Beach Volleyball Tips & Tricks
This section provides beginners with the most important vocabulary and hand signals.
Beach volleyball has its own language. Here is the most important beach volleyball vocabulary:
Cross Court Shot: individual attack directed at an angle from one end of the offensive team’s side to the opposite sideline of the defensive team’s court
Cut: short and extremely diagonal ball along the net
Double Elimination: Tournament mode in which a team is eliminated after their second defeat
Fake Block: „faked“ block where the blocker pulls off the net when the opposing team hits the ball. If a block is not faked but the blocker leaves the net early it is called a “Drop”
Joust: two opposing players simultaneously attempting to play a ball above the net
Kill: attack that terminates a rally and results in an immediate point or sideout
Let serve: serve that contacts the net and continues over to the opposing side; now a legal play.
Line Shot: “longline” ball over or outside the block
One-Two-Barbecue: means losing two games in a row in a double elimination tournament
Poke Shot: a ball played with the knuckles of the index and middle finger
Roll Shot: when the attacker does not swing all the way through the ball, but still snaps causing the ball to roll forward over the net and drop quickly
Sideout: winning the point and the serving right after receiving
Spike: ball contacted with force by an offense player who intends to end play on the opponent’s floor or off the opponent’s blocker; also called a hit or attack
Timeout: 30 second interruption both teams can request once per set
2. Hand Signals
Communication between players from the same team is key. There is of course verbal communication but sometimes the exchanges between partners have to be more discreet. For example, it probably isn’t in a team’s best interest to openly communicate where the ball will be served, but that’s definitely useful information. In those cases, hand signals are used. The signals are generally made behind the back to hide them from the opposing team and are given with both hands by the serving player’s partner prior to the serve. They can be distinguished in blocking and serving hand signals.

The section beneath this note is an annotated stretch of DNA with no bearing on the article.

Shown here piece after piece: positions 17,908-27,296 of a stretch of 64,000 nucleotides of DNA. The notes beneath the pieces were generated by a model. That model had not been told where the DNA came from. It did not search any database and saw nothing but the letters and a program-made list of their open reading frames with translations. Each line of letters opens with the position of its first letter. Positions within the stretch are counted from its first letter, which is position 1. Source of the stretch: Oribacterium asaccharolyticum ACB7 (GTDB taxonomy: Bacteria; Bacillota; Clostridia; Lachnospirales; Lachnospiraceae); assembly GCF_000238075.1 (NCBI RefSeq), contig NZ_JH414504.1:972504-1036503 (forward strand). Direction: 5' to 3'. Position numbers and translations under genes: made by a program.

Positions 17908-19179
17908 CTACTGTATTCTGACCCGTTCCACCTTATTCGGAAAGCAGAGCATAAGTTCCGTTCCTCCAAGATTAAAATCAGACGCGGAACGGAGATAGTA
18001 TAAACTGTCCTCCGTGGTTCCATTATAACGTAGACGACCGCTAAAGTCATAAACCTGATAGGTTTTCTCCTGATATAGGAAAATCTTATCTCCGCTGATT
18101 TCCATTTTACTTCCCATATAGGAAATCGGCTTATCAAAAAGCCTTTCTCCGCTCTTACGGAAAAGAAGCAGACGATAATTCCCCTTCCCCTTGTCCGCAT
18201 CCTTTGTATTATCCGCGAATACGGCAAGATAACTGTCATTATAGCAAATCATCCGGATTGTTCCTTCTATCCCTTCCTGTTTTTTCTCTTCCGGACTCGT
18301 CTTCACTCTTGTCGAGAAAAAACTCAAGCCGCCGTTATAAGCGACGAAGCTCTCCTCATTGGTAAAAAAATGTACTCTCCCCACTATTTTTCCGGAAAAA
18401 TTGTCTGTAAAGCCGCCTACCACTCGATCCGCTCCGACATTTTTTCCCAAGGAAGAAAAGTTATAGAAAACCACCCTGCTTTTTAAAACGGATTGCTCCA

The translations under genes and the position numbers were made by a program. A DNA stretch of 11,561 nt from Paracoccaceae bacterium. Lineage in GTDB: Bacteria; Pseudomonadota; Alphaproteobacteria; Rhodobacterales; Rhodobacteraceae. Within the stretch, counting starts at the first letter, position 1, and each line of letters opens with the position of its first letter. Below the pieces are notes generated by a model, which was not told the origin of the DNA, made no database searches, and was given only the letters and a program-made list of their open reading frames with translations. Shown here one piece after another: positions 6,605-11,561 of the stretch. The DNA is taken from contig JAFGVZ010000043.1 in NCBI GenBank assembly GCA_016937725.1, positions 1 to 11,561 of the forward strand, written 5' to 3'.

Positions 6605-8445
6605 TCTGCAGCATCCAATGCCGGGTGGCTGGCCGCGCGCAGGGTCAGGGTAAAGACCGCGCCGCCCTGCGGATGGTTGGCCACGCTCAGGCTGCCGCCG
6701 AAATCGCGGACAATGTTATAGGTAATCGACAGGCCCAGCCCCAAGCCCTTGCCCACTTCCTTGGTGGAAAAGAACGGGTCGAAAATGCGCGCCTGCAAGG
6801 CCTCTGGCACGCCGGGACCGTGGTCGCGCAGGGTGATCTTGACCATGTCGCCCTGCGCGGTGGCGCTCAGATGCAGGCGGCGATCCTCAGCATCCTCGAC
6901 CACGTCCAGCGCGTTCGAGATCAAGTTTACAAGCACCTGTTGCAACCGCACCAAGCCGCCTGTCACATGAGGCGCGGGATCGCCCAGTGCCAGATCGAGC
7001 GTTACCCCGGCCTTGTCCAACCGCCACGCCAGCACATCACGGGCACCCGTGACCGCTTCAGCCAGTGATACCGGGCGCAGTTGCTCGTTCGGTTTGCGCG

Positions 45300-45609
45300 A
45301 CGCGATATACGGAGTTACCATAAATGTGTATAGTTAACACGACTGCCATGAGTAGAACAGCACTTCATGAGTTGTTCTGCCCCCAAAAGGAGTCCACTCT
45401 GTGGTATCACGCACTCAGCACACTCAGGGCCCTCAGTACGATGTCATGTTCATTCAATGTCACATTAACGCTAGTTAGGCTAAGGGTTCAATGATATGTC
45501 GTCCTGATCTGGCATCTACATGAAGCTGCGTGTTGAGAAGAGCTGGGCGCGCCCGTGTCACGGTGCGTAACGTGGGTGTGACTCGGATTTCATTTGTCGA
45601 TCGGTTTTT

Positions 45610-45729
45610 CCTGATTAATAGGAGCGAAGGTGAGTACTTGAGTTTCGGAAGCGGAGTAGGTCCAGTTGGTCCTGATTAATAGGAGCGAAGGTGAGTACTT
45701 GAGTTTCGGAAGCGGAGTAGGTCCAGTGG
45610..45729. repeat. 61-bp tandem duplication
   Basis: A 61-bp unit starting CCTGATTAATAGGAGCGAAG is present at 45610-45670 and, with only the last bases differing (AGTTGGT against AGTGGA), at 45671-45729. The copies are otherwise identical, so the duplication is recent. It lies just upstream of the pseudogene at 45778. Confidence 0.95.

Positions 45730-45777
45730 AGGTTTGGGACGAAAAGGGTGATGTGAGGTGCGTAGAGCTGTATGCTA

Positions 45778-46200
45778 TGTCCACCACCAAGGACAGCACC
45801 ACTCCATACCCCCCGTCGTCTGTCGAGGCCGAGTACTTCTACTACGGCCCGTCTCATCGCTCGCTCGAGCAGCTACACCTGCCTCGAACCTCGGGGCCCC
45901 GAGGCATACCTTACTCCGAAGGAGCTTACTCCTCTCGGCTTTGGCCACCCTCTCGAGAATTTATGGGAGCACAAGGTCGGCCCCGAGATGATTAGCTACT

Especially at more advanced levels one player blocks and the other one defends. In order to non-verbally communicate how the blocker intends to block there are blocking hand signals. In beach volleyball only one player blocks since otherwise it would be easy to simply play over the block. The blocker can only block a certain part of the court, therefore it is key to let his teammate know where he plans to block and where the ball could still go. Prior to serving it is agreed upon which part of the court is blocked. The signals are generally made behind the back to hide them from the opposing team and are given with both hands by the non-serving player prior to the serve. Each hand refers to the block type that the players will set on the corresponding side of the court. For example, if the non-serving player signals two fingers on the left side of his body, that means he plans to block “angle” on the left side of the court. In that case the defender knows that „longline“ is open for hard shots and that only soft tactical attacks can come over the block.
These are the most common blocking signals:
One finger: The blocker plans to block the opponent’s line attack. The defender needs to defend hard “angle” shots and “longline” attacks over the block.
Two fingers: The blocker plans to block an opponent’s “angle” attack, the defender needs to block hard „longline“ shots and „angle“ attacks over the block.
Open hand: The blocker plans to fully match up with the hitter, deciding where to block based on and the hitter’s approach and arm swing.
Closed fist (Fake Block): No block should be attempted for the opponent on that side of the court. The player at the net has no intention of putting up any sort of block, instead they pull off the net when the opposing team hits the ball and will attempt to play defensive.
Pinky and index (Spread-Block): The blocker tries to block both „line“ and „angle“ by spreading both arms.
At more advanced levels also serving hand signals are used to provide information about the serve. When the non-serving partner wants to indicate a location for the server, he will wiggle or flash a signal on the side of the court to which he would like their partner to serve. For example, if the blocker wants the serve to go to the right side of the court, then he will put the flashing signal on the right side of his body. By adjusting the height of the hand signals, very individual information on the length of a serve can be communicated. This type of communication helps both partners to be prepared for the upcoming rally.
You will find futher instructive information in the Beach Volleyball Blog.